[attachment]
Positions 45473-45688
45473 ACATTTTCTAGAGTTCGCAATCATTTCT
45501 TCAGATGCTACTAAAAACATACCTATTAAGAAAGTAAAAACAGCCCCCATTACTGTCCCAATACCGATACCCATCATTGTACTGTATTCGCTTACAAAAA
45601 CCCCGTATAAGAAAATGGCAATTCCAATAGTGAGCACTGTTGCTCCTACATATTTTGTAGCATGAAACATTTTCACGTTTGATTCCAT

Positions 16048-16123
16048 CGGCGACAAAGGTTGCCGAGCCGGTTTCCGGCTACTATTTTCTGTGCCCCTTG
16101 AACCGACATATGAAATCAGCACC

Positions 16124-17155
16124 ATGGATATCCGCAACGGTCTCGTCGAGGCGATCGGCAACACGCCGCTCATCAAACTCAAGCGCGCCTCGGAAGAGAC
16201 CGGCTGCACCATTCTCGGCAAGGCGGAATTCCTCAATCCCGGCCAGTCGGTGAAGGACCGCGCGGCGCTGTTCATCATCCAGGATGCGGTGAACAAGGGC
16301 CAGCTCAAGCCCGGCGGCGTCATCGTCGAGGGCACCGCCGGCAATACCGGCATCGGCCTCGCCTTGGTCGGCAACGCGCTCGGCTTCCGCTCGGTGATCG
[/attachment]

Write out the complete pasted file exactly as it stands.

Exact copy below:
Positions 45473-45688
45473 ACATTTTCTAGAGTTCGCAATCATTTCT
45501 TCAGATGCTACTAAAAACATACCTATTAAGAAAGTAAAAACAGCCCCCATTACTGTCCCAATACCGATACCCATCATTGTACTGTATTCGCTTACAAAAA
45601 CCCCGTATAAGAAAATGGCAATTCCAATAGTGAGCACTGTTGCTCCTACATATTTTGTAGCATGAAACATTTTCACGTTTGATTCCAT

Positions 16048-16123
16048 CGGCGACAAAGGTTGCCGAGCCGGTTTCCGGCTACTATTTTCTGTGCCCCTTG
16101 AACCGACATATGAAATCAGCACC

Positions 16124-17155
16124 ATGGATATCCGCAACGGTCTCGTCGAGGCGATCGGCAACACGCCGCTCATCAAACTCAAGCGCGCCTCGGAAGAGAC
16201 CGGCTGCACCATTCTCGGCAAGGCGGAATTCCTCAATCCCGGCCAGTCGGTGAAGGACCGCGCGGCGCTGTTCATCATCCAGGATGCGGTGAACAAGGGC
16301 CAGCTCAAGCCCGGCGGCGTCATCGTCGAGGGCACCGCCGGCAATACCGGCATCGGCCTCGCCTTGGTCGGCAACGCGCTCGGCTTCCGCTCGGTGATCG